A strong case for technology
That is the nature of the game but West Indies again had more than their fair share on the fourth day of the second Test on Monday.
The most crippling were three in the space of four balls by Russell Tiffin that helped Brett Lee's awesome spell of fast swing bowling before lunch turn a match slowly but surely heading towards a draw into the probability of an Australian victory.
Another, late in the day by Mark Benson that denied Jerome Taylor a deserved third wicket, was less significant. But the decision that favoured Andrew Symonds on a gloved leg-side catch was the exact opposite to that against Dwayne Bravo off his thigh pad at the start of Tiffin's triple intervention. They inevitably raised, once again, the increasingly debated subject of the use of television technology to aid umpires for each one was shown, on replay, to be flawed.
Last March, the ICC board approved a trial for an umpire-review system that would allow players to ask the on-field umpire to review any aspect of a decision, other than line, in consultation with the third umpire. Each team would be limited to a maximum of three unsuccessful referrals in an innings. The ICC's cricket committee, comprising eminent former players along with umpires and media representatives, endorsed the proposal at its meeting early last month.
Had it been in operation yesterday as many as six decisions would have been reversed - 4-2 in favour of West Indies - and the Test might have been in an entirely different state entering the last day with the home batsmen under pressure to bat out the available 98 overs.
They seemed headed towards safety through the first hour and a half as Shivnarine Chanderpaul was steadily accumulating another of his now habitual hundreds and Bravo, intent on not wasting a lifeless pitch and a sound start, had dug in with him for a partnership of 132. It all changed when Lee was handed a ball 94 overs old by captain Ricky Ponting. Immediately, Australia's strike bowler was bending it like Beckham. In the modern jargon, the ball was "reversing", swinging sharp and late against the polished side.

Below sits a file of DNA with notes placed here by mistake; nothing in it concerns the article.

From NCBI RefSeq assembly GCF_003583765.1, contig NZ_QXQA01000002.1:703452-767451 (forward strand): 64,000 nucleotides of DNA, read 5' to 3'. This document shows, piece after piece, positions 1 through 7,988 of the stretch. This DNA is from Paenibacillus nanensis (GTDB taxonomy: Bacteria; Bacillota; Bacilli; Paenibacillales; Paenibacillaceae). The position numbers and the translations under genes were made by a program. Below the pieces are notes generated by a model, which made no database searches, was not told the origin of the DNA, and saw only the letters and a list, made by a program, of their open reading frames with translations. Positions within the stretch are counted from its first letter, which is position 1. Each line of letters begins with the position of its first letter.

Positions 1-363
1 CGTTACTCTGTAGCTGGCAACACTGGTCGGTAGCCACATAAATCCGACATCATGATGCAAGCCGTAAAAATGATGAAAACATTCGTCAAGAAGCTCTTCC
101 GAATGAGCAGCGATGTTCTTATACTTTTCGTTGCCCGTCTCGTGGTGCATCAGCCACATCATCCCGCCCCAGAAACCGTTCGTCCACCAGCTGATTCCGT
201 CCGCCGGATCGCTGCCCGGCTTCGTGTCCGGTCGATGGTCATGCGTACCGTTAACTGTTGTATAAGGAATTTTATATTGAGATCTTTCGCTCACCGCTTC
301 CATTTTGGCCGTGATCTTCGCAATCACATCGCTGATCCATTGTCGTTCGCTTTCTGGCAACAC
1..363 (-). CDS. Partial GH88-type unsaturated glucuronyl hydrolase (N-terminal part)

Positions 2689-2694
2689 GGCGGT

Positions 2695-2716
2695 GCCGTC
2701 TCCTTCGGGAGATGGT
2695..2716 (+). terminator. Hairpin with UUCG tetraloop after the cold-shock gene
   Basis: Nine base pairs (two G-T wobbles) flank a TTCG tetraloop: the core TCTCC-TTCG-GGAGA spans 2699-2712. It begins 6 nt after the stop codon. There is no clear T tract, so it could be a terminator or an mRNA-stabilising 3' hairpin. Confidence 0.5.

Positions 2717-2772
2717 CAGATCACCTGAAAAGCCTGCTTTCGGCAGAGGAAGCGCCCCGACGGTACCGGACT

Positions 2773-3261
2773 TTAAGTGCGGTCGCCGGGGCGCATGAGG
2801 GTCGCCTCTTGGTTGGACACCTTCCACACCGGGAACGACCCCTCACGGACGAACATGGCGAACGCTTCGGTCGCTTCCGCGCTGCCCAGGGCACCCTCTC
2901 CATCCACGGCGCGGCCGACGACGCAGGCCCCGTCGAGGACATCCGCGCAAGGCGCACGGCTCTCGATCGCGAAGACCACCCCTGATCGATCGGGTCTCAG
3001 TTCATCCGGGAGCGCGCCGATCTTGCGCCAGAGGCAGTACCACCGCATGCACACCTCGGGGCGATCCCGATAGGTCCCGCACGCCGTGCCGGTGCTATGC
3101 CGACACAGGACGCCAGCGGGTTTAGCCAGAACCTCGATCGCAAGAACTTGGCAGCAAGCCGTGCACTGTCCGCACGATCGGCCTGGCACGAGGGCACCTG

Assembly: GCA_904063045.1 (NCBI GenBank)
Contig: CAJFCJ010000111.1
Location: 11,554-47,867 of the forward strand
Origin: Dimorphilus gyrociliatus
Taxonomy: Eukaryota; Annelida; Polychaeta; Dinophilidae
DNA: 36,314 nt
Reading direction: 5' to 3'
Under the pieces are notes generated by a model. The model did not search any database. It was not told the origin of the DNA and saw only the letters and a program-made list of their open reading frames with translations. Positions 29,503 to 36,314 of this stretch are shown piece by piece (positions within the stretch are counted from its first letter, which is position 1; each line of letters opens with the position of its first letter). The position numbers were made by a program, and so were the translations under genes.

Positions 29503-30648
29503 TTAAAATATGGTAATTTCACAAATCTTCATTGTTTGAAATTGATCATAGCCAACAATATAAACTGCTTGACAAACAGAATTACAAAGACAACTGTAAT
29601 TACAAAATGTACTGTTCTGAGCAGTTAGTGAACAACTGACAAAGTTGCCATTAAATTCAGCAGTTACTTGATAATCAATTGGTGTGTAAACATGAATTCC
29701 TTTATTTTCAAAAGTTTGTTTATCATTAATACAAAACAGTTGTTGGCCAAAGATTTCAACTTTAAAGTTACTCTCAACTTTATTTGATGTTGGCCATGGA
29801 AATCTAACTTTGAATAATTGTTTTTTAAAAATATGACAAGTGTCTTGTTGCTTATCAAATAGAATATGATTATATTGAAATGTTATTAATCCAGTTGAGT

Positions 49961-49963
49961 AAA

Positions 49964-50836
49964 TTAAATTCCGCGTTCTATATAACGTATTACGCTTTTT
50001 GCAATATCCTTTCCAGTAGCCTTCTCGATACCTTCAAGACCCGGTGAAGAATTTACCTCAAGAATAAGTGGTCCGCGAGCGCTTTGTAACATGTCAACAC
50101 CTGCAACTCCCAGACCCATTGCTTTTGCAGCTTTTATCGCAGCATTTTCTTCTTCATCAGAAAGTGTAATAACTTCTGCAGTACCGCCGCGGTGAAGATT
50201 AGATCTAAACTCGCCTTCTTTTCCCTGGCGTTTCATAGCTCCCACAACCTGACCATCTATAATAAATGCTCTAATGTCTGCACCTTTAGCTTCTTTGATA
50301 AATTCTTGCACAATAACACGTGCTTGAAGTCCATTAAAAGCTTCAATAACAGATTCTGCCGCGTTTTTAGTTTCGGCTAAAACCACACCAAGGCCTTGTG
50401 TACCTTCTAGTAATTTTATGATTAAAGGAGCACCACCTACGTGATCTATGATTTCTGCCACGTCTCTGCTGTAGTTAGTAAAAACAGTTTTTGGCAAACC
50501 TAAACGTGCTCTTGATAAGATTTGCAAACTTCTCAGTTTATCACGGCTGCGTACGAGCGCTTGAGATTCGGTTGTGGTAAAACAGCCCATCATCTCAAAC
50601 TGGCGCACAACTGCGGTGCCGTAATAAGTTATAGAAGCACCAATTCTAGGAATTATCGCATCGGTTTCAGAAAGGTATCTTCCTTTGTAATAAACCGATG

Striving for pace and still adjusting his radar, Lee was just off line with the fourth ball of his second comeback over. Angled down the leg side, Bravo attempted to turn it off his hip, one of his favoured strokes. Wicketkeeper Brad Haddin tumbled to gather the ball, Tiffin raised his finger to verify strong appeals and Bravo threw his head back in despair before trudging off.
Reason for his reaction was soon evident as TV replays revealed the deflection was from his thigh, not his bat. Such decisions are difficult to detect but it is usual that batsmen get the benefit of any doubt.
|The decision that favoured Andrew Symonds on a gloved leg-side catch was the exact opposite to that against Dwayne Bravo off his thigh pad at the start of Tiffin's triple intervention. They inevitably raised, once again, the increasingly debated subject of the use of television technology to aid umpires for each one was shown, on replay, to be flawed|
Denesh Ramdin replaced Bravo and copped an unplayable first ball, fast, swerving late into his front pad and heading for the off stump. Up went Tiffin's finger to Lee's insistent appeal for lbw. Darren Sammy let Lee's - and Tiffin's - hat-trick ball pass dangerously close to off stump. An intervening over of Andrew Symonds offered brief respite.
Lee's next ball was a repeat of that to Ramdin and the outcome was the same, crashing into Sammy's front pad for Tiffin to once more raise his right index finger. In each case, the off stump would have been knocked back. In each case, the TV replay clearly indicated the pad was struck outside off stump, geometry that should have negated the lbw decision.
Late in the day, Benson lapsed into errors of his own, giving Symonds in on his gloved catch and Lee out to a catch off his forearm. In six hours, the case for the use of technology had been appreciably advanced.